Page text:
Agencies Make Their Internal Counterparts Better, And Vice Versa

collaborationMore corporations are taking some of the responsibilities previously handled by their public relations and advertising agencies back in-house. Regarding PR agencies, it’s no longer breaking news that many clients have taken their social media activities inside. But a recent report by The Association of National Advertisers (ANA) says that the expansion of in-house marketing and marketing communications capabilities includes bringing creative strategy in-house as well – a red flag for ad agencies.

A few highlights from the report (courtesy of Michael Lee and his Forbes.com article, “Can In-House Agencies Ever Be Great?”):

  • About 60 percent of the clients who participated in the ANA study say they are using in-house marketing capabilities vs. five years ago when 42 percent reported the same;
  • More than half of the clients polled say they have taken assignments that were traditionally the responsibility of their agencies back in-house;
  • 40 percent brought creative strategy in-house, which as Lee points out “has been a key agency capability and attraction to clients,” and
  • Almost 70 percent run their social marketing programs in-house.

For those of us experienced enough to have seen the rise and fall of in-house agencies, and now their apparent resurgence … well, it’s been an interesting ride.  During my years with once great computer manufacturer Apollo Computer, Inc. (acquired by HP in 1989), I was part of a dynamic in-house marketing communications team that had a level of enthusiasm, sense of purpose, work ethic and urgency as impressive as any agency I’ve seen since.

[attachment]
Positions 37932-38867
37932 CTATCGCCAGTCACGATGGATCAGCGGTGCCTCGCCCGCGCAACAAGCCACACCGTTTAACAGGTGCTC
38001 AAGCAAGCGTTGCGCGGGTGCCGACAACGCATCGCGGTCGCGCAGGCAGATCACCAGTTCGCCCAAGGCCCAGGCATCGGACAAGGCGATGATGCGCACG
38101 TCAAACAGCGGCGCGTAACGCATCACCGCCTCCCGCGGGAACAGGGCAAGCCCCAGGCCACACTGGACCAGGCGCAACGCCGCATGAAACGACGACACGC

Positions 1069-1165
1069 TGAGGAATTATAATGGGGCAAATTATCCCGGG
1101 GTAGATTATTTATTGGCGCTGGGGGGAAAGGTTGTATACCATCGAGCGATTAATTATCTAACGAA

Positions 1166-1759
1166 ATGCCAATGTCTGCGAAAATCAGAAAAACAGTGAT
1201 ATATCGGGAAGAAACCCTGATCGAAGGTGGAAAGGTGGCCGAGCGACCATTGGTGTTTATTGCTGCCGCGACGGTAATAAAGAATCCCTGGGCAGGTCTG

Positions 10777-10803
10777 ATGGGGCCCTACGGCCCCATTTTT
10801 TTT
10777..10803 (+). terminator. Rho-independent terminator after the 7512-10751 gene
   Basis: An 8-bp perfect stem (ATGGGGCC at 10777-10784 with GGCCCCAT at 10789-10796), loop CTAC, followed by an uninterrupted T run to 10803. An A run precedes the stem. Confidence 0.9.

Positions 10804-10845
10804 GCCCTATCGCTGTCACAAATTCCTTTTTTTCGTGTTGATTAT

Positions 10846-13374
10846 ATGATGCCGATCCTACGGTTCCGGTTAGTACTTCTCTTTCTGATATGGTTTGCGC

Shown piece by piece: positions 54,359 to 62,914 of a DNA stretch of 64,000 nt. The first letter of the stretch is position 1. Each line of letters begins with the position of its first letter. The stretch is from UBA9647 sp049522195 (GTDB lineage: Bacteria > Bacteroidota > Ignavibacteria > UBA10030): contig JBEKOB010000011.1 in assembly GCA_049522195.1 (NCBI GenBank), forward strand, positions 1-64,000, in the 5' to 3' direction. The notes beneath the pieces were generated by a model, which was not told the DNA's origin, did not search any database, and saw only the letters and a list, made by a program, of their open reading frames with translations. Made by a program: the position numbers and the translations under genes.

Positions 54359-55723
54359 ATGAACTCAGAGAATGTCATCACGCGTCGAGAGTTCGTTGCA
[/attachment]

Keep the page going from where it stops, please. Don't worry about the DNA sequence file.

The team was as big as some small to mid-size agencies and included:

– Up to nine PR pros handling all corporate communications, all media and industry analysts relations and support at events and trade shows.  We didn’t call it “content development” then, but the PR team was largely responsible for developing a significant amount of the marketing content, from by-lined articles to white papers and speeches to press releases and customer success stories.

– another half-dozen or so copy writers, designers and other creative people.  All sales literature, customer brochures and product sheets, other promotions, themes for trades shows and employee conferences, etc., all done in-house. While there was an advertising agency on retainer, that agency acted as an extension of the internal team.

– a significant events team produced and set up every trade show, from negotiating trade show booth space to overseeing the unions setting up the booths on the showroom floor.

All were part of the same team and reported into the same management. It was a great model that worked at the time. Despite its great run, however, a similar model today would have more disadvantages than it does advantages.

Lee makes the point that an in-house agency works “right at the heart of a brand” vs. agency staffers who are outside looking in.  Somewhat sarcastically, he calls power, influence and control the “eternal Corporate Aphrodisiacs.”  And he’s right.  

But at the same time, in-house agencies can be at risk of becoming too internally focused. For those of us who have spent any amount of time on the client side, we know that the eternal meetings, time spent building consensus, bureaucracy and politics can chew the days and weeks away and relegate the creative process to the back burner.

One of the greatest advantages of working with an outside agency is the broader, external view and opportunity to learn from the campaigns of the agency’s other clients — best practices and also the campaigns that went bust, so what not to do.  In addition, agency people make it part of their business to know what’s coming around the next corner, marketing trends and new technology platforms that can help propel a client’s campaign.